20/11/2017 11:34 PM AEDT | Updated 20/11/2017 11:57 PM AEDT

George Brandis Locks Horns With Q&A Questioner Over Manus Crisis

"That is murder. You're killing all these people."


The Turnbull government was accused of murder on Monday night after Attorney-General George Brandis was confronted by a furious 'Q&A' audience member over the Coalition's handling of the current Manus Island crisis.

Asked to address the young audience member's question over why the Turnbull Government is "so stubbornly refusing to accept New Zealand's offer" to resettle the men on Manus Island, Brandis began by saying that the matter is "an extremely difficult problem and it's not going to be solved by pieties or nice words."

"The Manus Island offshore processing centre was opened as a result of an agreement reached between Kevin Rudd when he was the PM and Peter O'Neill, the PM of Papua New Guinea," he said.

"Ever since the Coalition has been in government we have been trying to fix this problem and we started by stopping the boats and by stopping the boats we stopped the drownings.

"People who play the humanitarian card, somehow always seem to forget about the more than 1,200 men, women and children who drowned at sea because the borders were out of control -- we stopped that."

In response, the questioner launched a scathing attack on Brandis and the Coalition, suggesting his claims were hypocritical because "Australia's literally constructed based upon waves of immigration".

"It is really funny to hear you have that audacity to come here and say you're stopping the boats. That is equivalent to saying you are killing all these people. That is not OK," she said.

"You can hide behind the screens and everything but we see it as murder. That is murder. You're killing all these people."

More than 400 asylum seekers remain stranded at the Manus Island detention centre in Papua New Guinea after refusing to leave due to fears for their safety. The men, who have cited prior violence from locals, fear they will be subject to further danger if they leave the facility and have been surviving by drinking collected rainwater while also battling starvation, disease and a lack of medicine.

Further to that, accusations have also emerged that the site where the Australian Government is forcing detainees to relocate to is reportedly inadequate for human habitation.

Meanwhile, the Turnbull government has been refusing an offer made by New Zealand to take up to 150 of the detainees from the camp -- a refusal that has drawn widespread criticism, including from New Zealand Prime Minister Jacinda Ardern. Instead, Turnbull has continued to back a refugee swap deal that was agreed upon last year with the United States.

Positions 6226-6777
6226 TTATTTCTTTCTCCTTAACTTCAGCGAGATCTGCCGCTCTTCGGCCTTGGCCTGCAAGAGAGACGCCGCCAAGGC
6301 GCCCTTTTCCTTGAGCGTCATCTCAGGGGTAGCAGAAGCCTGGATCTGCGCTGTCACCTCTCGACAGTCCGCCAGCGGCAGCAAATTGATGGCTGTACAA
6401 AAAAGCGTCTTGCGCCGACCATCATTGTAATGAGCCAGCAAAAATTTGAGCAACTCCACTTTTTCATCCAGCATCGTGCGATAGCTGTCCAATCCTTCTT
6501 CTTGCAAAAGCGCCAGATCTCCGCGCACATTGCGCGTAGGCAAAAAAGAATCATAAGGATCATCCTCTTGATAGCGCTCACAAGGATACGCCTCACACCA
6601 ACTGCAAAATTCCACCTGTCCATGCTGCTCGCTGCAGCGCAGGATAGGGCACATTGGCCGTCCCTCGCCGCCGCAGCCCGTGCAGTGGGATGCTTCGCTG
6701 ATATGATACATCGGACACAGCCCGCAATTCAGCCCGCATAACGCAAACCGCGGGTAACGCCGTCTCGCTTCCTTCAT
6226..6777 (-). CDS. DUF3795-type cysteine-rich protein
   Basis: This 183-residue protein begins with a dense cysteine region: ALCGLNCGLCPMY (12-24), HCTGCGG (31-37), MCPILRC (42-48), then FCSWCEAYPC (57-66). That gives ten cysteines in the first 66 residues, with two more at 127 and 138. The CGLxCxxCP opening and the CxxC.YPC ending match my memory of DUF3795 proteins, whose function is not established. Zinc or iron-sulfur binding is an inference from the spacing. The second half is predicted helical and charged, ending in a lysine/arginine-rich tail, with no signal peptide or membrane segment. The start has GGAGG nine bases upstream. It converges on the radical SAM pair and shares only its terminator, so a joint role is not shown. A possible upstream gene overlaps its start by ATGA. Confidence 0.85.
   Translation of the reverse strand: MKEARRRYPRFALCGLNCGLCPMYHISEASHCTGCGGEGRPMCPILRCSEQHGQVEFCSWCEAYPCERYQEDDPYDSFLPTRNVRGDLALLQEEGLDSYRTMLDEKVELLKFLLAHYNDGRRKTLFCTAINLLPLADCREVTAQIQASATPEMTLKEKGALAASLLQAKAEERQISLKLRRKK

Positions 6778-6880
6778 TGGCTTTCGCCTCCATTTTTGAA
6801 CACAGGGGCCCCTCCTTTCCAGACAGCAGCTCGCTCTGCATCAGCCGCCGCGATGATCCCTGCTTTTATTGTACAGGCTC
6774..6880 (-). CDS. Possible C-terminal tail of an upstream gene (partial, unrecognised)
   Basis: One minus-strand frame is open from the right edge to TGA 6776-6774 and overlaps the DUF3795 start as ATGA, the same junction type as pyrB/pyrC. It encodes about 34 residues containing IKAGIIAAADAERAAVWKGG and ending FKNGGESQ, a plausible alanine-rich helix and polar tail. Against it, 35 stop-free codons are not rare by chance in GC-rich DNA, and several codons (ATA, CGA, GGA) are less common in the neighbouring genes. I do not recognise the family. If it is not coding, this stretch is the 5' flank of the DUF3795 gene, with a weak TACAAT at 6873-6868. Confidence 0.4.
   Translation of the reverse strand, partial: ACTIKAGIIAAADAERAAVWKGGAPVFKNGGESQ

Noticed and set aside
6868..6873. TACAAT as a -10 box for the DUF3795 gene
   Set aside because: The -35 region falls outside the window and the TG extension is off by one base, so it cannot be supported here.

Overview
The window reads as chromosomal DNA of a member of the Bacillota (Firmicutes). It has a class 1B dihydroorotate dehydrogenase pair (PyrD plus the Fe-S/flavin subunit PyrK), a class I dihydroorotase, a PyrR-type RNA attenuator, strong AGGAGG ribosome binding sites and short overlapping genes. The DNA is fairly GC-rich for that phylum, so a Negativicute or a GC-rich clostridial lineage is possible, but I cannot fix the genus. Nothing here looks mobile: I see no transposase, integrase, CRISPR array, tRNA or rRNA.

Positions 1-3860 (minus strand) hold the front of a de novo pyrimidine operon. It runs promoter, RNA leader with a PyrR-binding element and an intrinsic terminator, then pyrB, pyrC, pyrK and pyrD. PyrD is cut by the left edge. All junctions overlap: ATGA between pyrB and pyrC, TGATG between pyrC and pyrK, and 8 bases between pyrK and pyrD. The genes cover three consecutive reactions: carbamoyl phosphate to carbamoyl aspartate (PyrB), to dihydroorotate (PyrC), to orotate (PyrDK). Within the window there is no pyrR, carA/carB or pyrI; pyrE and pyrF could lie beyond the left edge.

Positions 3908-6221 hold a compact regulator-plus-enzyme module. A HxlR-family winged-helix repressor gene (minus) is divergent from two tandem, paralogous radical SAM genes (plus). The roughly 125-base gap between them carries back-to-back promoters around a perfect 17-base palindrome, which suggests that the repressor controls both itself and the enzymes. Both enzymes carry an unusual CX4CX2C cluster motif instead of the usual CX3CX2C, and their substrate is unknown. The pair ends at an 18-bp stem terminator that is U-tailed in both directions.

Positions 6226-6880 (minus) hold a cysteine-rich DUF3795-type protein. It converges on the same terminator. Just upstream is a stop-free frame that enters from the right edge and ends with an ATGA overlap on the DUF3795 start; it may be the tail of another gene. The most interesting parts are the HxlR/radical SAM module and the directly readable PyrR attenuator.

On Monday night, politicians and commentators from both sides of politics reinvigorated pleas aimed at the government to accept the offer from New Zealand to spare the lives of the men.

"George, please, we are better than this as a country... I spoke with a nun who was up there recently, people are committing suicide and can't get adequate medical protection because Papua New Guinea isn't set up. Manus Island isn't set up to provide it," Christian broadcaster and former Liberal politician Stephen O'Doherty said.

"You are taking away people's humanity. We can't do that and hold up our heads as a nation that used to be proud to call itself a fair go nation."

Greens MP Janet Rice also directed criticism towards Brandis on the matter, labelling the situation on Manus Island "a horrifying humanitarian emergency".

"Those men need to be moved from there immediately. There are people that are dying -- we have been torturing these men," she said.

"They are innocent people who sought our asylum and we have abandoned them... New Zealand is stepping up and those men should be off to New Zealand as quickly as possible because their lives are at stake.

"Innocent people's lives are at stake. And it's on our conscience, what is happening there."

The tense exchange also comes after it was revealed on Monday that New Zealand and Australia are in discussion about screening procedures for the men who remain in the Manus Island centre, however no progress has come in regards to where they may be relocated.